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How to avoid auto-related fraud

man with mask driving car

As you search for a new or used car, get car repairs, or look for savings through extended car warranties, be very wary of what you’re paying for and who you’re dealing with.

Price comparison website Clearsurance compiled information from The Federal Trade Commission, FTC, in a recent report and found that the “two most likely ways that drivers get scammed are through auto repair shops or car dealerships.”

Below are some tips to keep in mind when buying a car and going for repairs.

What is an auto-related fraud?

The FTC  generally defines auto-related fraud cases as misleading or deceptive practices related to a car’s:

  • Sale price
  • Financing
  • Leasing
  • Repair/maintenance issues
  • Extended car warranty

1. When buying a used car, check the car’s history

A vehicle history report will provide you with important bits of information like:

  • What damage the car has experienced
    • Even if the car looks great, it’s possible for it to have been in major wrecks.
  • What the actual mileage is
    • It’s illegal to change a car’s odometer, but that doesn’t prevent some car dealers from trying to get away with it. Mileage is recorded every time a car is registered.
  • How many previous owners it’s had
    • A car that’s had only one previous owner is generally worth more than a car with multiple owners.

Vehicle history reports are sold by websites like Carfax and AutoCheck, but you can get information from free or public sources online like Vehiclehistory.com and The National Insurance Crime Bureau. You just need the car’s VIN (vehicle identification number).

2. Always take a test drive

With the rise of online car shopping, more and more people are choosing to dismiss a test drive and look up car reviews or watch test drive videos on youtube or social media instead.

If you don’t take advantage of a test drive, however, you won’t truly be able to know what you’re buying. A test drive helps you know:

  • How comfortable you are when driving
  • How the features work
  • How well the car drives (Does it have any issues?)

It’s recommended that you test drive different cars of the same make and model if possible. This way you will know if they all feel the same before you buy.

3. Always demand dealerships give you finance and lease quotes in writing

When you speak with a dealership representative and they offer you a deal, be sure they hand it to you in writing.

An oral promise and guarantee is worth nothing. Be sure to also ask for a copy of your financing or leasing agreement. This way you can be sure no other fees will be added later.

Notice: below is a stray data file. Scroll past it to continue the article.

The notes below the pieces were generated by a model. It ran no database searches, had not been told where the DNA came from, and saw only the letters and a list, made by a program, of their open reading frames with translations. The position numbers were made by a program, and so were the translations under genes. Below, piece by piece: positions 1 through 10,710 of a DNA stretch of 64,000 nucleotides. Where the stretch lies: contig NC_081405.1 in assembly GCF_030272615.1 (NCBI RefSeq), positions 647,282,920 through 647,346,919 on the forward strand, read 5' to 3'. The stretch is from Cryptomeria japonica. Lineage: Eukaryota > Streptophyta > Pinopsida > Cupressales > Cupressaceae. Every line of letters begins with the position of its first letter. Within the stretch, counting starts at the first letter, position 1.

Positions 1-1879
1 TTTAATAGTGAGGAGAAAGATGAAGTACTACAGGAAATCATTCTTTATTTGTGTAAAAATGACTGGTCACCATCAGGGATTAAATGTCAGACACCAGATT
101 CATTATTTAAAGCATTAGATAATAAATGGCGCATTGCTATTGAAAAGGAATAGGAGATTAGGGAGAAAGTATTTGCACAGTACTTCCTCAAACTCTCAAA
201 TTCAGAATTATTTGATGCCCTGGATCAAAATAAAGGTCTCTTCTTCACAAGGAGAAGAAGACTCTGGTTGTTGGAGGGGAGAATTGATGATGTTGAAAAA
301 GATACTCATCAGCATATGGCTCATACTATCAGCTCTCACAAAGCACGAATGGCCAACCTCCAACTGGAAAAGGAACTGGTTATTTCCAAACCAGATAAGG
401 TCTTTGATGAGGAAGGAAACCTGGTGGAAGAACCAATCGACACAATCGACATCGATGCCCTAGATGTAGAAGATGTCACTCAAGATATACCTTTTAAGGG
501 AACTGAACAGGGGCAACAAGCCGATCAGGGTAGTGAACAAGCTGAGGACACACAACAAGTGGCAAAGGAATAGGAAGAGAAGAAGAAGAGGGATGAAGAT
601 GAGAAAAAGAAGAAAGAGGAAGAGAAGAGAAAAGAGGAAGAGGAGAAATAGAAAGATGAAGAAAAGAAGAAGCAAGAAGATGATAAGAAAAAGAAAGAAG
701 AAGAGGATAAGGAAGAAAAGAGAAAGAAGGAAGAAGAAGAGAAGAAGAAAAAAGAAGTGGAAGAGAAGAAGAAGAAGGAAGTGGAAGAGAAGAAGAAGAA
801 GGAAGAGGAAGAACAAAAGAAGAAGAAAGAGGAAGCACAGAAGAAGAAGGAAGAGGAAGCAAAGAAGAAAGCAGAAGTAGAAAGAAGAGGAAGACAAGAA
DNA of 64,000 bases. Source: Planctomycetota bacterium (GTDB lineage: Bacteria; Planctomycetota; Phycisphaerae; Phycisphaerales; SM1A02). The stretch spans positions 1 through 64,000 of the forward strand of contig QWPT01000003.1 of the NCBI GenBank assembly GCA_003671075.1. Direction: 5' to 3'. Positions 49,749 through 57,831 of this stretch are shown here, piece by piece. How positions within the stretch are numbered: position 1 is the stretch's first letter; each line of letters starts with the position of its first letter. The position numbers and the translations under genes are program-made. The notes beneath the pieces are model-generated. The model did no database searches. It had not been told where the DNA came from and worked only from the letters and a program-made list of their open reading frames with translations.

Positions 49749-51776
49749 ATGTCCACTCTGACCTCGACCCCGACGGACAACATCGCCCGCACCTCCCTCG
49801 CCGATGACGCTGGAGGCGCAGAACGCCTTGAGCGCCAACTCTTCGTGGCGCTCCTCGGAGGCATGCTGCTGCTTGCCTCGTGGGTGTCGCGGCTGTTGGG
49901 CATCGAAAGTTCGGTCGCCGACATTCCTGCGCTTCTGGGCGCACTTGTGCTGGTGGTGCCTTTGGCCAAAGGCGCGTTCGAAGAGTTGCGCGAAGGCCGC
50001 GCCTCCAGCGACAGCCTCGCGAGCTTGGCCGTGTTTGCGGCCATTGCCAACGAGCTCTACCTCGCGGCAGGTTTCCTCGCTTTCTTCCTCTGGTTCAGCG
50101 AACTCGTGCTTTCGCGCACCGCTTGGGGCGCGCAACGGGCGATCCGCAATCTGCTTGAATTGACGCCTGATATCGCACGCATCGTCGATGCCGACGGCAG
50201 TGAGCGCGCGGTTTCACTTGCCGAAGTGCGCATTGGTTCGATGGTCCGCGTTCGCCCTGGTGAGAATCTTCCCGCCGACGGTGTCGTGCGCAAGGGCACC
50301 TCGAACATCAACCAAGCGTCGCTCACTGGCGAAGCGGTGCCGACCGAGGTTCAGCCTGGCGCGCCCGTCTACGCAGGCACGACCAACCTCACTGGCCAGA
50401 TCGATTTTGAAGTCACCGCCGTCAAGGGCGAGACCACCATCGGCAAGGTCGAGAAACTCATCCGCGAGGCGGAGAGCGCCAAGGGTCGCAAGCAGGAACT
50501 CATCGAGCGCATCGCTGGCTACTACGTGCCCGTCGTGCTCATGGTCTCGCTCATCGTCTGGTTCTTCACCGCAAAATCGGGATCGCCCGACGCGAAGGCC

By law, dealerships must provide customers with a copy of every document signed.

4. When getting repairs, check word-of-mouth reviews and the Better Business Bureau

Finding a mechanic you can trust starts with asking around to family, friends and coworkers for recommendations.

The best and most trustworthy mechanics are found through word-of-mouth. If you can’t find anyone in your area who can recommend you a good mechanic, check online reviews and their rating with the Better Business Bureau before stepping foot at the shop.

Read our recent blog on how to find a trustworthy mechanic.

5. Request a written estimate before any repair gets done

Some mechanics work casually, telling you prices without writing it down. This doesn’t necessarily mean they can’t be trusted, but for your own security, it’s best to ask for a written estimate.

Never drop your car off at the mechanic and give them permission to work on your car without knowing exactly what they will do and how much it will cost. Be sure to explicitly tell them to give you a head-up before doing a repair you haven’t previously agreed to get done.

6. Ask the mechanic to show you replaced parts

Some dishonest mechanics will tell you they have replaced parts that they haven’t. If you always ask to see the old parts, you ensure that you’re paying for repairs and replacements that actually happened.

You can additionally ask for the old part to be placed in the new part’s box. That way you know where the new part came from.

Mechanics can tell when a customer is informed. Simply asking for your old parts ahead of any repairs shows that you’re aware of common unethical practices.

7. Don’t be pressured into buying an extended car warranty for used cars

If you’re looking to protect yourself from untrustworthy mechanics and expensive car repairs, take your time.

When choosing a vehicle service contract (also known as extended car warranties for used cars), don’t be pressured into buying anything before you’ve reviewed your options. You don’t have to buy vehicle breakdown coverage as soon as you buy a car. 

Note: It’s very common for dealerships to sell you overpriced extended car warranties. Sometimes referred to as the “Back End” products scam, extended car warranties may even be added to your car loan without your knowledge. Read your paperwork carefully.

Protect your car from expensive repairs with coverage that’s fair

One of the best ways to avoid expensive repairs and dishonest mechanics is to have breakdown coverage. At the right price and with the right conditions, you’ll save $1,000s and never have to worry about getting ripped off. You simply take your car to any repair shop and get back on the road in no-time without paying your repair bills out of pocket.

Uproar.car has created vehicle breakdown coverage that is simple, trustworthy and affordable. Transforming the extended car warranty marketplace through technology and transparency, Uproar.car offers a full suite of worry-free, no-haggle car care plans through low-cost, 100% online, monthly subscriptions that drivers can sign up for in less than five minutes. Get an instant quote today!